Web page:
Something so dynamic that seems as far off as a delusion, but is equally important for understanding American history after 1945 are race and class. One needs to understand that both terms are equally important. The distinctions between the two are so intertwining, that discussing which is more important really depends on the person speaking.
People of color would say race, because during the postwar time period, your race defined your place in the social class; having the same social, economic or educational status. The preconceived judgment white Americans held against black Americans was their intelligence. Psychologically speaking, it was known widely that blacks were better suited for certain types of jobs, their laziness, and their dependence. How can one ever rise above their degraded position if never giving the opportunity by stronger powers? You cannot. Thomas Surgue, author of “Urban Crisis Race and Inequality in Detroit. *Michigan, states: “Racism is portrayed as a pathological condition, an unchanging part of white culture. But the word “racism” oversimplifies what was a complicated and multifaceted reality.” 89.
Race never played the “more important concept” after 1945 because, class and race are entwined social identities. Jefferson Cowie stated: “Class and race are fundamentally intertwined social identities in American history.” White Americans who lived outside black ghettoes translated the ghettos as suggestion that “blacks would ruin any white neighborhood that they move into.” Black Americans who lived in the ghettos were placed into the category of “the undeserving poor” and “a threat to urban law and order.” White Americans developed a sense of an economic fear. “Housing for Negroes was the Number One problem.” Surgue 147. Black Americans of the lower class in 1950 agonized the shortage of housing and housing prices in Detroit. Properties in these older black American living neighborhoods, demanded a higher costs for down payments, maintenance, and higher-interest which filled their housing expenses.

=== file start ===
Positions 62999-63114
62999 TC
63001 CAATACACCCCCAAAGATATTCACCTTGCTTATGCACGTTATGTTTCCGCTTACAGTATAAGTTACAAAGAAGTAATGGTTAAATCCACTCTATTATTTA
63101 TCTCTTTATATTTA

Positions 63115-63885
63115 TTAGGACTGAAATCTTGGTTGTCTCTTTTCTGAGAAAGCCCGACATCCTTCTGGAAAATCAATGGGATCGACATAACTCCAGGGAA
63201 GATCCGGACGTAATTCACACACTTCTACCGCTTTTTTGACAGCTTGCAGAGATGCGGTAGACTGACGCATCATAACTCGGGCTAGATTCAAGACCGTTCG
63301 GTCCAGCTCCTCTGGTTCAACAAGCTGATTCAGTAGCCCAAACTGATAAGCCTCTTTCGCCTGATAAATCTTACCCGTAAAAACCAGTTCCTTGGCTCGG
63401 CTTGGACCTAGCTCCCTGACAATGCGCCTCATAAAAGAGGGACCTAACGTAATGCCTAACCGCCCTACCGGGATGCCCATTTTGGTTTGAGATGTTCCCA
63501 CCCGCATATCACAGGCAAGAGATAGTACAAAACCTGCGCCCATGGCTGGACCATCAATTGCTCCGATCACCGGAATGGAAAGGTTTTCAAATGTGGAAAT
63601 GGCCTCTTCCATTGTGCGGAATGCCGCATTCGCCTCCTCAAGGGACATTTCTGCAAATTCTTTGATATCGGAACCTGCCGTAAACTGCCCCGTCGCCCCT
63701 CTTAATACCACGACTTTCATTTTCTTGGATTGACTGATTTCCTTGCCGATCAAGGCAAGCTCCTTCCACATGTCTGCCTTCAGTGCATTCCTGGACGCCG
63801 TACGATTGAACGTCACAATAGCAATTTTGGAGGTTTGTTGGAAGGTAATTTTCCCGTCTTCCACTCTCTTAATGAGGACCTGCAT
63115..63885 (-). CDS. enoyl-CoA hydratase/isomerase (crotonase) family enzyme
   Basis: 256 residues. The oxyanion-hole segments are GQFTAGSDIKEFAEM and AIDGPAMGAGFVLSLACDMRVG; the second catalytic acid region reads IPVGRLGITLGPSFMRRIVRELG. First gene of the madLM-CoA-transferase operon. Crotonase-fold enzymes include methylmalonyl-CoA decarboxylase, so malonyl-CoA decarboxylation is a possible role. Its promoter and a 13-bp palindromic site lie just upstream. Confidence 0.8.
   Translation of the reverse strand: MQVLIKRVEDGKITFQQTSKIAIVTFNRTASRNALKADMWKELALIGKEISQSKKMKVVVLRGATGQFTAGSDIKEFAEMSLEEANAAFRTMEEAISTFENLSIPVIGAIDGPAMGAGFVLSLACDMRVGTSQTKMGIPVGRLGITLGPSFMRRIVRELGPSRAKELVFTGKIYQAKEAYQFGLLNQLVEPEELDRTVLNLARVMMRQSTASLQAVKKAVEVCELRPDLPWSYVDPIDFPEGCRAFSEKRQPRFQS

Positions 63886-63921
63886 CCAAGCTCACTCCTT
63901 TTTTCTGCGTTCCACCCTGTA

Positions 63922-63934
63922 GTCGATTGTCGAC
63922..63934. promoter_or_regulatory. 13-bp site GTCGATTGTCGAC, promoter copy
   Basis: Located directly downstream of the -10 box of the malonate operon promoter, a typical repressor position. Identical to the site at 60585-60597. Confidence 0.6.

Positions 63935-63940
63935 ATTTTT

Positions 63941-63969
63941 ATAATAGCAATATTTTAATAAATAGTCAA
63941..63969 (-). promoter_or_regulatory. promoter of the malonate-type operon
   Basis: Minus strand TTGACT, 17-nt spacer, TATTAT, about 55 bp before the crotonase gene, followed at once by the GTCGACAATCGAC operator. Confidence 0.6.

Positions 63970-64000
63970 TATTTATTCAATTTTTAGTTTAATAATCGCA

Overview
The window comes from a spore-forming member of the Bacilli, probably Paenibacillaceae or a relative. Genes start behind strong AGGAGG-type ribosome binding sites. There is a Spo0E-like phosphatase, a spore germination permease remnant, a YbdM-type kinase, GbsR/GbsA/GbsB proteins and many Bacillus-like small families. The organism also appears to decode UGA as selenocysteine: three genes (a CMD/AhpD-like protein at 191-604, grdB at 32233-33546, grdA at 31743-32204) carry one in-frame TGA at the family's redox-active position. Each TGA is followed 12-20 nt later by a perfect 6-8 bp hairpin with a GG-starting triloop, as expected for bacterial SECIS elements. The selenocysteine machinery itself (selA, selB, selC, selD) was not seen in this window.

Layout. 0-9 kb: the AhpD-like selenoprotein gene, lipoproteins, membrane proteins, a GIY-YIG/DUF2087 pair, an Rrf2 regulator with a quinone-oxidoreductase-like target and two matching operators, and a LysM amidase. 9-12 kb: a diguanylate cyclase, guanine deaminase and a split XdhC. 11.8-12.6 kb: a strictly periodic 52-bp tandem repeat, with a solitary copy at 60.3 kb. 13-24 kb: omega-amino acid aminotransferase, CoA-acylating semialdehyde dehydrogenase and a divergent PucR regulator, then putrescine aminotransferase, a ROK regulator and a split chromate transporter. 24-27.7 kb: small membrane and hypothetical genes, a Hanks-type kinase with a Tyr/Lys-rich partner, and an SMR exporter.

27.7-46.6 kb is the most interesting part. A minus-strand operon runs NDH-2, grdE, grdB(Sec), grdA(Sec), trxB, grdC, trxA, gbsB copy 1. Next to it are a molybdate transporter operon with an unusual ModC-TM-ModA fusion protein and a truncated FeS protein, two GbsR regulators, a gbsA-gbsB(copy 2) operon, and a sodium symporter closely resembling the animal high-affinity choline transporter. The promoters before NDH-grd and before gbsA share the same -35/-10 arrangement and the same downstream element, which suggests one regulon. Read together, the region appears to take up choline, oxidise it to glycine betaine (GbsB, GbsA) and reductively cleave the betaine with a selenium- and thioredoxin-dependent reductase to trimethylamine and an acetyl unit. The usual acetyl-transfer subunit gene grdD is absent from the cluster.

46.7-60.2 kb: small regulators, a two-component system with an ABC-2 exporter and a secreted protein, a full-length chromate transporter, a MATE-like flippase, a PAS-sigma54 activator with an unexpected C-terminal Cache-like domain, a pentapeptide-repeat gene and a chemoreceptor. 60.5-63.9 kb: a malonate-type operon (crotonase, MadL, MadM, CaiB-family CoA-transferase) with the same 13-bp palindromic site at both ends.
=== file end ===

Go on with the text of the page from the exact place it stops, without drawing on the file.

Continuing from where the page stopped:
With the information presented, we can agree that the racial discrimination against African Americans of the lower class, exploits the two important concepts; race and class. Both equally important and intertwined together.
*I have an Ebook for “The Urban Crisis” book page numbers might be different from others.